How Mitochondrial DNA Offers Clues to Giant Hornets’ Invasion
By Paige Embry
Oh, the power of a name. Late last year, reports came out that a new invasive species, Vespa mandarinia (sometimes known as the Asian giant hornet), had landed in North America. A nest had been found and destroyed on Vancouver Island, BC, which is just off the coast of northern Washington, where another specimen had been found. The potential introduction of V. mandarinia is particularly worrisome for beekeepers, whose bees are already beleaguered by Varroa mites and an array of other problems, because the hornets can destroy entire colonies. Although those first reports made the news, it was nothing like the splash the hornets made this past May. Gifted with the villainous nickname of “murder hornet,” V. mandarinia took over the news cycle for a few days.
Since those first specimens were found, scientists in Washington State and British Columbia have set up a network to monitor for more V. mandarinia, and have found a few, but they’ve also done a different type of investigation, using genetics to figure out whether the hornets in BC and Washington were related. Their results were published in September in the Annals of the Entomological Society of America.
The scientists specifically looked at the DNA found in the hornets’ mitochondria—the “power plants” that turn nutrients into energy in the cells of eukaryotes (plants, animals, fungi, and a host of other organisms that aren’t bacteria or archaea). Mitochondria are the remains of a long-ago event: a bacterium found its way into another organism and, through a series of evolutionary changes, became part of that organism. Consequently, mitochondrial DNA differs from that found in the rest of the cell. It is also matrilineal, passed down from mother to offspring without input from the father, and therefore shows much less change from one generation to the next than the DNA in the rest of an organism. This relative constancy makes mitochondrial DNA a useful tool for tracking lineages.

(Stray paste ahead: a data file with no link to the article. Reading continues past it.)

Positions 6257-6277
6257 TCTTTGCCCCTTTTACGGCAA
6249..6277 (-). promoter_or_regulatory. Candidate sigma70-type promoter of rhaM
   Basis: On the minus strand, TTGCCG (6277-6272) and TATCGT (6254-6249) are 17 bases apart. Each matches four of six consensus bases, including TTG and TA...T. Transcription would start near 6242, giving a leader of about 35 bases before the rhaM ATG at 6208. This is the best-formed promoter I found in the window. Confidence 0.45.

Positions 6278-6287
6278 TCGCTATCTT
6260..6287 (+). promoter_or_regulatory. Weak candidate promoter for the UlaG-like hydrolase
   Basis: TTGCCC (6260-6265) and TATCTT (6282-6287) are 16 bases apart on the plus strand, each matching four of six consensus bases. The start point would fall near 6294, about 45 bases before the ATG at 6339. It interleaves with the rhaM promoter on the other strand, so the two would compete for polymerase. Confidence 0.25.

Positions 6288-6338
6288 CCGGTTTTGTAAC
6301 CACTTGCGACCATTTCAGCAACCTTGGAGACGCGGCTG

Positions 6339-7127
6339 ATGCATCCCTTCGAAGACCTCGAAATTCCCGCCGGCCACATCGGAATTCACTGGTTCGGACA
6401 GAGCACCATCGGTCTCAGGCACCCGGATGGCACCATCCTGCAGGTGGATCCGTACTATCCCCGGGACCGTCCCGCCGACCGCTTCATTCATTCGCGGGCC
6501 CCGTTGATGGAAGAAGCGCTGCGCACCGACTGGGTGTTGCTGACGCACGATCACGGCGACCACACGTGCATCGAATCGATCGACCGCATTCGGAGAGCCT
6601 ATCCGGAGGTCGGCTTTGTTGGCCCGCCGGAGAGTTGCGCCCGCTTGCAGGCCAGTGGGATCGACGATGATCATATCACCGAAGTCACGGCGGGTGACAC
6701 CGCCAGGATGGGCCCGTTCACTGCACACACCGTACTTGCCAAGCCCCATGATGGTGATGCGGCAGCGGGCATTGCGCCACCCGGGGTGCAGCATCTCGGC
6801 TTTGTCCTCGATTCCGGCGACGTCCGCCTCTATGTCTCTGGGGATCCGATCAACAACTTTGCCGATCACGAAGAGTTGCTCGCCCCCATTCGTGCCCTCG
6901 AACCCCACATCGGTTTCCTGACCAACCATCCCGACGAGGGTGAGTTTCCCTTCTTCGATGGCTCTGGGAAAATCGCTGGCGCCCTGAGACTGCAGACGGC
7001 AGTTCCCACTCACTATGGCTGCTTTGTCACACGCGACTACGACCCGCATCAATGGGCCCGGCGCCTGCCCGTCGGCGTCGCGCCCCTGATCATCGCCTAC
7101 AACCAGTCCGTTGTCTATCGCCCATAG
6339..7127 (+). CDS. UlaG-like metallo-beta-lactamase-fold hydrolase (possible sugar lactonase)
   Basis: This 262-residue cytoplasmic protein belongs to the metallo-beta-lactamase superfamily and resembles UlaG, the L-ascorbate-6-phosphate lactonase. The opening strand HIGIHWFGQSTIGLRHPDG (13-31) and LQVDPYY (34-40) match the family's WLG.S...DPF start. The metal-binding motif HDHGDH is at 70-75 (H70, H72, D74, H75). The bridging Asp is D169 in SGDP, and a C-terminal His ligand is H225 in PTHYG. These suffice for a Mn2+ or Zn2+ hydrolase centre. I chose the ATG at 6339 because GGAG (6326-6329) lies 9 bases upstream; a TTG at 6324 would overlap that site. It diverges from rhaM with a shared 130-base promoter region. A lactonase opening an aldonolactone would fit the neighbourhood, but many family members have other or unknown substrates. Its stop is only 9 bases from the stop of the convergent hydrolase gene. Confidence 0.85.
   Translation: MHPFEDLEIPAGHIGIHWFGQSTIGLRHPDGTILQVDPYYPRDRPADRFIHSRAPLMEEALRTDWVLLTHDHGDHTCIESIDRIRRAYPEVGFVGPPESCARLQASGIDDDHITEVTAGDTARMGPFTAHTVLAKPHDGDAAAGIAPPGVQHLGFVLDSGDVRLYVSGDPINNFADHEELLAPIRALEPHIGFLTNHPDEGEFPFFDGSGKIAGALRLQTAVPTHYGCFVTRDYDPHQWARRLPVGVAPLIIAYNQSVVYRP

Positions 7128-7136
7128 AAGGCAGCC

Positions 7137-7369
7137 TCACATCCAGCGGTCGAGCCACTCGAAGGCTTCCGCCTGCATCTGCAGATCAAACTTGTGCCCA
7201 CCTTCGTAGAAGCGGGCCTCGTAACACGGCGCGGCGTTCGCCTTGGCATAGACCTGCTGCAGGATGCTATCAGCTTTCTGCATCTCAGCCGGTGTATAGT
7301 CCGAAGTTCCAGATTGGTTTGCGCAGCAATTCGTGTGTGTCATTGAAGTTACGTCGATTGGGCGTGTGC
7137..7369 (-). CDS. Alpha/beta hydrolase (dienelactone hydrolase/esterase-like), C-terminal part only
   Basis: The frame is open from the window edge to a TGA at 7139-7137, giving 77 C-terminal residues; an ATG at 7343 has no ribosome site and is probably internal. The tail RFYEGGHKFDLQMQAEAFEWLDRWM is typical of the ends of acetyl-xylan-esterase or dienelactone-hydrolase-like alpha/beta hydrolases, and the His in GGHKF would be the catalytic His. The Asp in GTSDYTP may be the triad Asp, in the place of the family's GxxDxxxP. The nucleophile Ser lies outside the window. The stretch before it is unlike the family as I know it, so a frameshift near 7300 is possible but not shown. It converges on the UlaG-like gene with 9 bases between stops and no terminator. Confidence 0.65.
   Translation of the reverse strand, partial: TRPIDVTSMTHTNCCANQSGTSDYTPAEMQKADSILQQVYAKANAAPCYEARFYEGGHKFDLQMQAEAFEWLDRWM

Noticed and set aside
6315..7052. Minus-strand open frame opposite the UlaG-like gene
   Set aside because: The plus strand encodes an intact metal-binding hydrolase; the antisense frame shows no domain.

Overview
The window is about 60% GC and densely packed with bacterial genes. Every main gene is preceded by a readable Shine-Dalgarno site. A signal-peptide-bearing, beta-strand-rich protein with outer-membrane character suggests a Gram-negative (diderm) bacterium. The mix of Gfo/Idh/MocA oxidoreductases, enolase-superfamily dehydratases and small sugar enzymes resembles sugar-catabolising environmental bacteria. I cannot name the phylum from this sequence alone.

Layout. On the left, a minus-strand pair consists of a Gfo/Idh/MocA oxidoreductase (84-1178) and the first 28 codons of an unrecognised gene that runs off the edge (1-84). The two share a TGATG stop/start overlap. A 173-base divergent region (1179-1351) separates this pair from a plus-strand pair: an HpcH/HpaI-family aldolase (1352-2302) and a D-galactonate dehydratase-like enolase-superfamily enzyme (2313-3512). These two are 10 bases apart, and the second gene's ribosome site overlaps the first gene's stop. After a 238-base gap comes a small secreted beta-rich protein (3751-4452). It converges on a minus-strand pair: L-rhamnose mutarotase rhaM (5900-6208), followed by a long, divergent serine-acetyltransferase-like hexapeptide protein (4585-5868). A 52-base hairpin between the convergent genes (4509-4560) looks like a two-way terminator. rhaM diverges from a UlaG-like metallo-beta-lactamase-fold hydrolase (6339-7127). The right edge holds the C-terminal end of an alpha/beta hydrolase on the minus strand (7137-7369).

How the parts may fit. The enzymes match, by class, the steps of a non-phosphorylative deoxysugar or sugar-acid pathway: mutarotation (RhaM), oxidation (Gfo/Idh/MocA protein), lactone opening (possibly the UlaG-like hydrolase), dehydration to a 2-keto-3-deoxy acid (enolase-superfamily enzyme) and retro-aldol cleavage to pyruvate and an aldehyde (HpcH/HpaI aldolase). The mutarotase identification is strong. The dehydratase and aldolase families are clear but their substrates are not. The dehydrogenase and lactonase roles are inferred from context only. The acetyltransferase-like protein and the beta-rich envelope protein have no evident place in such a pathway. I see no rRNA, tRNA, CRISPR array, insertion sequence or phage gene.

For the Vespa mandarinia study, the scientists sequenced the mitochondrial DNA of the British Columbia and Washington specimens, along with specimens from Japan and South Korea, and found that the North American imports do not have the same mother. While the Washington state specimen shared 99.5 percent of its mitochondrial DNA with the one from South Korea, the Canadian and Japanese specimens shared a bit more than 60 percent of their DNA. Lead author Telissa Wilson, with the Washington State Department of Agriculture, writes in an email, “We were all surprised that the U.S. and Canada samples were from different lineages when the locations were in such close proximity.”
Despite the similarity in DNA between the U.S. and the South Korea specimens, we can’t assume the U.S. hornet came from South Korea. “While our study sequenced the [mitochondrial] genome of one individual from South Korea,” Wilson writes, “we cannot say that a second individual from the same region would result in the same genetic structure.” Nor, as the authors note in the paper, can they determine if the Canadian and U.S. “specimens arrived on the same cargo or from the same populations.”
In the paper, the authors advocate for more genomic research on Vespa mandarinia in its current range. In her email, Wilson explains how that information can be helpful in developing eradication plans when the hornet spreads to new areas: “Once the genetic diversity of this species is known, having genetic information such as the mitochondrial genome will give us clues to how big our problem is and where it came from. For instance, if we had a single introduction (over a large geographic area) we would cast a larger survey grid. If there were two separate introductions, then perhaps two smaller surveys would be appropriate.”
Even knowing that the first two findings were from different queens is helpful, because it strengthens the argument for a broad monitoring and eradication effort since all the insects aren’t fanning out from one location. Plus, if two queens made the trip, there may have been more. We may have a better idea when the specimens found this year get sequenced.
Annals of the Entomological Society of America
Paige Embry is a freelance science writer based in Seattle and author of Our Native Bees: North America’s Endangered Pollinators and the Fight to Save Them. Website: www.paigeembry.com.